Artist Statement


Over the past two decades, my work has explored aspects of paradox, my attraction to and dread of absolutes, and the confrontation between and intersection of conflicting realities. I have investigated relationships between male and female, the material and the ethereal, the sacred and the secular, nature and artifice, and the known and the unknown. My worlds have been binary seeking the unitary; the promise of contradiction resolved has always been a lure.

Literary and visual sources have included Russian and Byzantine icons, Persian Gulf War battle plans, the maps of Ptolemy, Mercator and Waldseemuller and the Beatus manuscripts of the Pierpont Morgan Library. For the past seven years, I have been appropriating visual structures such as maps and genealogical tables, diagrams which seem inherently rational and which often imply hierarchy. I subvert these structures through a variety of strategies. Longitudes and latitudes are removed; topography is obliterated. Names are erased from family trees. Pedigrees become impure. The language of the laboratory is merged with that of the spirit. Specimens and souls are interchangeable. The didactic dissolves; veils proliferate.

In Repercussions, Suspended and Affliction, gores of a spherical world float in uneasy connection to each other, offering a carnal and spiritual cartography. They hover like disciples, wounded and beatified by shimmering haloes. Coupling and decoupling, they infect each other with disease and desire, apathy and ecstasy. Embalmed for burial or bandaged for recovery, they vacillate between the corporeal and the ethereal, between transmission, remission, submission and passion.

Though beautifully illuminated, the diagrammatic images I appropriate are often impersonal. The family trees in Familiar Secrets and Fly in the Eye: the Genealogy of Ecstasy are of biblical proportions, beginning from Adam and Eve and the progeny of Noah. Their representation of human origins is macrocosmic, multi-generational and projects a generic authority. In invoking the body, flesh and blood, I have attempted to transform, expand and (perhaps) deflate these sources, to fuse the more macrocosmic and impersonal with the microcosmic and personal, to allude to the moment as well as to eternity, to decentralize and to infuse with desire. Shimmering haloes float with tongue tendrils, petri dishes, microscopic specimens, dividing cells, and bloodstains. Veils of the boudoir hang with those of the altar and stage. The sterility of the X-ray contrasts with the fecundity of the cornucopia. Globes unmoored from their orbits are framed among blind spots and black holes.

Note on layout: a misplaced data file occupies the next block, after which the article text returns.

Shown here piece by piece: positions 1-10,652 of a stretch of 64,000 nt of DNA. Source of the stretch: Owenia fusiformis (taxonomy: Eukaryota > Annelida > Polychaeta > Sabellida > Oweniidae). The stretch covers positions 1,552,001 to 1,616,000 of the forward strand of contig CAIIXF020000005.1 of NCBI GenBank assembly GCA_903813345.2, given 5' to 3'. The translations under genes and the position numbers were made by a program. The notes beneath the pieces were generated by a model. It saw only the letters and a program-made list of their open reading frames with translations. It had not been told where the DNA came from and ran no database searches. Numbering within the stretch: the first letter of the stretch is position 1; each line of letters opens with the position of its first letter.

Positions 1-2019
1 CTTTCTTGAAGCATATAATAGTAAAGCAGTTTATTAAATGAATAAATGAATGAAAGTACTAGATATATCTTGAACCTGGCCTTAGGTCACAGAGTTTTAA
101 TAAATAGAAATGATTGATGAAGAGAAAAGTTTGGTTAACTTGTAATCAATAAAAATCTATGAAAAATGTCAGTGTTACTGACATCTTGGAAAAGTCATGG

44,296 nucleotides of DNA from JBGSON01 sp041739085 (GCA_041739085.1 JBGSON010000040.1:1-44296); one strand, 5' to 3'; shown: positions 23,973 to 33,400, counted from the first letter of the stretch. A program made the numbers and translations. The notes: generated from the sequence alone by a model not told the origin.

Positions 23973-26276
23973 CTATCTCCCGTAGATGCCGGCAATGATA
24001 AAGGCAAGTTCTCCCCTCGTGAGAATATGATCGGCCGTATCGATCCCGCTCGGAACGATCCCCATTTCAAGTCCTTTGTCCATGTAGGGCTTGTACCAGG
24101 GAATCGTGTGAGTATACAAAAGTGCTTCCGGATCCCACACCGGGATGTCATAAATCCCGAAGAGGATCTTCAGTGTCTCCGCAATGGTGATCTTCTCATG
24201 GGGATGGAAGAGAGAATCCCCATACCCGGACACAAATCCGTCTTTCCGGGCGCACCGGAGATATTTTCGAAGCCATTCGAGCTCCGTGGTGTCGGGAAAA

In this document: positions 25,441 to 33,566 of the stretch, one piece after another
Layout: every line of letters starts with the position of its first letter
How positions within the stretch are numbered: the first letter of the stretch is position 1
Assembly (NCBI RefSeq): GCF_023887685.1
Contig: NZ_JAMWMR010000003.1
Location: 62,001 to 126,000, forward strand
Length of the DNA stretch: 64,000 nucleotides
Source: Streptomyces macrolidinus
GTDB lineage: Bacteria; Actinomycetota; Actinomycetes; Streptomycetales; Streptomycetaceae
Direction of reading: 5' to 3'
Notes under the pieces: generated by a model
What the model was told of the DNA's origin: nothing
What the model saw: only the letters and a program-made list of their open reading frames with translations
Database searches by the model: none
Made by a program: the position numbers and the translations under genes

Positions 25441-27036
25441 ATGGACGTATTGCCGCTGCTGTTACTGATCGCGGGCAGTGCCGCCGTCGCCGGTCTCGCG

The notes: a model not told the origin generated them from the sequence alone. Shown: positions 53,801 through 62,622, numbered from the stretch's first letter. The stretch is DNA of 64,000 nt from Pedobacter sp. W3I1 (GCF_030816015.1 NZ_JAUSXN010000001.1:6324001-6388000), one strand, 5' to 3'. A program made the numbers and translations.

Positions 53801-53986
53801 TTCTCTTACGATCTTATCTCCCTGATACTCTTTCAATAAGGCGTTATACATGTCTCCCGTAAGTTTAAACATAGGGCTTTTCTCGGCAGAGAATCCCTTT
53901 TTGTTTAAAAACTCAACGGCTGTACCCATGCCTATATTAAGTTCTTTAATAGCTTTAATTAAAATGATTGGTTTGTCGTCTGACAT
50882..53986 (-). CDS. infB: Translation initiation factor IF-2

A 1997 teaching exchange in Holland and residency in Poland returned me temporarily to landscape. The amputated willows lining Dutch canals sparked my Phantom Limbs series of drawings. Rows of Polish trees with their random spheres of mistletoe became backdrops for invented genealogies. Such irregular rhythms in an agrarian geometry provided another visual metaphor for order undone. Mistletoe’s romantic reputation is complicated by its parasitic nature and medicinal value. Its berries are like pinkish pearls. Though born of irritation in the shell, pearls also have romantic allure. Mistletoe drains the life from its host, but prompts the lover’s kiss. The berries in Swoon are suspended in an idealized state and cast down, before and after the “fall”, the surrender, the loss of innocence. Swoon embraces this complication with an aleatory genealogical table that departs from a rational and patriarchal order of bloodlines. This impossible structure acts as an armature for the cascading drapery of Flemish painting, the surrender of grief and desire made incarnate. The eyes of the romantic and the realist are crossed in this painting.

This dubious vision examines the bed as both a functional and sentimental site. Recent works, such as Point of Entry, offer mattresses as grids straying from the pure austere picture plane, grids with body. Apertures puncturing illusionistic cushioned surfaces refute the impenetrable flatness of modernist (male-gendered) painting as well as mirror the violent response to softness prevalent in our culture. The comfort offered is a contrary one, ruined by the pea (another sort of pearl) under the princess’ mountain of mattresses.

Over the last two decades, my work has probed persistent polarities, disembodiment, the questionable primacy of the rational, an elusive equilibrium. Piero Camporesi's Incorruptible Flesh has enhanced my consideration of the world and the body, the world body, the body as world. His accounts of spiritual ecstasy numbing the body to external stimuli inspired Fly in the Eye; a Genealogy of Ecstasy. In rapture, one would not blink, even if disturbed by a fly. Such coincidences of the banal and miraculous embody the extremes of our experience, the measured and immeasurable.


Susanne Slavick 1999






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